You can calculate the distance-time relationship of a falling ball and compare to reality. The ideal simulation will not match the real ball due to both random and systematic errors. A Styrofoam ball may be very far from the calculated values.

Scientists know that their models are not perfect and use their own experience and sophistication to seek the aspects of their models that match reality and to understand those that differ. They use models to test their hypotheses when those hypotheses involve difficult formulations requiring extensive calculation.

Scientists do not investigate simulations. The science simulation is a tool. Scientists manipulate simulations to determine how well they fit the real world and then adjust their theories accordingly.

In order to use a simulation in this fashion, you must first investigate the real world and collect data. Then, you create your simulation and compare it to those data.

K-12 students generally don't possess this level of sophistication. Their "models" will be relatively simple equations or theories.

Having these students investigate simulations not only doesn't provide good science for them, it can result in an erroneous view of the nature of science. Here are some examples.

1. Science is precise, producing data without any random errors.
2. Interpretation of data is obvious.
3. Scientists all agree on everything scientific.
4. Experiments produce accurate results.
5. Background and culture do not affect the conclusions of scientists.
6. Science is a linear activity requiring no imagination or creativity.

This list can readily be expanded.

Even though scientists use simulations, they do not investigate simulations. Students shouldn't either because such investigations do not advance their understanding of science and are likely to make it worse.

© 2015 by Smart Science Education Inc., U.S.A.
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Science Labs, Why Bother? What about Virtual Labs?

In case you haven't noticed, science labs can take up lots of time and money in a school. Students spend much of that time setting up and cleaning up. Teachers also have considerable preparation time moving equipment from storage for this once-a-year usage, mixing solutions, calibrating equipment, and even checking that equipment still works at all.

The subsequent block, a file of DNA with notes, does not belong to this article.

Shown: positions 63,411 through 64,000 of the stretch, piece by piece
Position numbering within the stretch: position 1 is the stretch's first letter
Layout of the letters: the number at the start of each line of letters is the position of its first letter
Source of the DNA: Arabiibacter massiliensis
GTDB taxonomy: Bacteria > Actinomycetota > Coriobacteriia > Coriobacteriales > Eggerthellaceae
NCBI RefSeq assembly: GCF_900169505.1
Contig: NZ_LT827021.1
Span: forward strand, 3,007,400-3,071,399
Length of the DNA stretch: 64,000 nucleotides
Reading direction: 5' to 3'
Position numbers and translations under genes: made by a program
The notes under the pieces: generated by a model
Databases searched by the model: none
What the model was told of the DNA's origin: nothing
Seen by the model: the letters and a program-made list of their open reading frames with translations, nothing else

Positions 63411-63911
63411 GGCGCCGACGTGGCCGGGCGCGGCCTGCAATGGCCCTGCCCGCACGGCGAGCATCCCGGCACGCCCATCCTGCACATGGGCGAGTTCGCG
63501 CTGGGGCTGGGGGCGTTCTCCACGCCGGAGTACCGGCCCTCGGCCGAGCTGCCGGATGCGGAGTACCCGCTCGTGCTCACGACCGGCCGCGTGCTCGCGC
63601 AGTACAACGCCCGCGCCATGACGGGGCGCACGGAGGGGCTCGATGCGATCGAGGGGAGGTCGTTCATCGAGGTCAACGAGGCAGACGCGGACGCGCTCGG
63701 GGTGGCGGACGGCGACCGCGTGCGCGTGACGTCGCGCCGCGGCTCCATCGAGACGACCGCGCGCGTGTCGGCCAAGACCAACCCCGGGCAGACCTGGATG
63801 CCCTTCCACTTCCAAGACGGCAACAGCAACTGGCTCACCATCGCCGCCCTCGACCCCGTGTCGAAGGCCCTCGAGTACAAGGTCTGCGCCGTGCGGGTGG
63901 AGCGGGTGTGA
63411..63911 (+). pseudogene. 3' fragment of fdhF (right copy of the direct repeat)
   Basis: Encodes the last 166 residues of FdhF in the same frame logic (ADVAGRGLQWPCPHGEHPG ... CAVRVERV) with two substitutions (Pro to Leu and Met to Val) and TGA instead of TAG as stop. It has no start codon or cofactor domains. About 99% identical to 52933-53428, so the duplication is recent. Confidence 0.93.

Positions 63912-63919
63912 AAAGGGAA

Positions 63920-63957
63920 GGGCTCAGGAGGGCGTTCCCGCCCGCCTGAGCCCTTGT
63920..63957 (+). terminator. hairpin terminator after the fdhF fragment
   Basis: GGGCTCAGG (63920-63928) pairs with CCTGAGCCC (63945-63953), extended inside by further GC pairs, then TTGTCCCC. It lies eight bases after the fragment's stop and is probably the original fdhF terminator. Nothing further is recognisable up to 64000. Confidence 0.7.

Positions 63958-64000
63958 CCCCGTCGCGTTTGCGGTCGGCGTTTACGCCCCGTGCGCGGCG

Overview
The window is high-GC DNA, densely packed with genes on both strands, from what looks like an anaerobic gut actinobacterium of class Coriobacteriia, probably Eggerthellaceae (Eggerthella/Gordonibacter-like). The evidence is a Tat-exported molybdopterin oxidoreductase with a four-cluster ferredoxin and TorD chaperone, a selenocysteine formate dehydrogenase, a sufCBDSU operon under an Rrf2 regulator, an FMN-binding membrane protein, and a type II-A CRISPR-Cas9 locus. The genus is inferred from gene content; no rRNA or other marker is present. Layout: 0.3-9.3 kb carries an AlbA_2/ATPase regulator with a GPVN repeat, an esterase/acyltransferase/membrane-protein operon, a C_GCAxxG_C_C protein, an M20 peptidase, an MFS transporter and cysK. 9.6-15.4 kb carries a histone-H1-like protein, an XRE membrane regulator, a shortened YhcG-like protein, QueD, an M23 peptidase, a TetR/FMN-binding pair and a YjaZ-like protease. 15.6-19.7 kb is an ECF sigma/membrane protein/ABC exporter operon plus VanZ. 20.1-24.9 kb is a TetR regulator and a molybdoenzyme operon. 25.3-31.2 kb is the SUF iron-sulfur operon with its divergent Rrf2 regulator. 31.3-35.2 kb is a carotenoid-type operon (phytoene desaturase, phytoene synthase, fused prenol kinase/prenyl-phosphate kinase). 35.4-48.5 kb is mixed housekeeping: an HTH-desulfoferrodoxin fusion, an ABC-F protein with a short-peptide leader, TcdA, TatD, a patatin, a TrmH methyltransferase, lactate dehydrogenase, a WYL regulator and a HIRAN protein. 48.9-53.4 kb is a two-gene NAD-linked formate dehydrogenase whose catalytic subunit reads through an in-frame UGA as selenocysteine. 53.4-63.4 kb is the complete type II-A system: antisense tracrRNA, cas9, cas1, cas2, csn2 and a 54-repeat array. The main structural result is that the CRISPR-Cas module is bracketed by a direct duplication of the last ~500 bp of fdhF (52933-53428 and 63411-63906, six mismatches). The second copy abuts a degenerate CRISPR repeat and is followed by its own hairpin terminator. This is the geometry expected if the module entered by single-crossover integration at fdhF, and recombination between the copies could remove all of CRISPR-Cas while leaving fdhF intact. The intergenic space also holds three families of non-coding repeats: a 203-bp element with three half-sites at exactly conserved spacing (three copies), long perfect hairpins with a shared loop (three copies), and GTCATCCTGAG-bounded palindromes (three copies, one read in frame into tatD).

Repair and replacement of capital equipment takes money. So does replacing consumables. Sometimes, the experiments fail to work as planned. You get the idea. It's a lot of trouble.

Is the effort worth the results?

According to America's Lab Report, it often isn't. Unless teachers spend even more time integrating the labs into their courses and making sure that students aren't just doing cookbook procedures to find a result they've been told ahead of time, then the lab experience will be "poor."

Before deciding whether to use virtual labs, you should know why you're using any labs at all.

America's Lab Report sets up seven goals for science lab experiences. Three of these are definitely not limited to labs. They are (abbreviated) Mastery of Subject Matter, Teamwork, and Interest in Science. One is Practical Skills (of all sorts including the display and interpretation of data). The other three are more or less best learned in real experiences: Nature of Science, Scientific Reasoning, and Complexity and Ambiguity of Empirical Work. The last of these, according to America's Lab Report, can be learned only by true science lab experiences, which require data, objects, and phenomena from the material world. The other two, while not absolutely requiring true science lab experiences, also should have these experiences for best learning.

As long as we accept America's Lab Report, then the answers to the title questions become apparent.

We bother with science labs because they provide learning of some critical science understanding. Moreover, this understanding stands the students in good stead throughout their lives and even gives them, in Carl Sagan's words, a "baloney detection kit." Nearly a century ago, John Dewey pointed out that our citizens should have an understanding of science, that such understanding would improve our democracy.

Removing potentially good science labs, and replacing them with fake science such as simulations, makes a travesty of the entire science curriculum. Many online science courses do just that.

Just because you're online, does not mean that you're out of luck on true science lab experience. Take advantage of the alternatives to simulations, some virtual, some not, and some combined.

For more information, see

© 2015 by Smart Science Education Inc., U.S.A.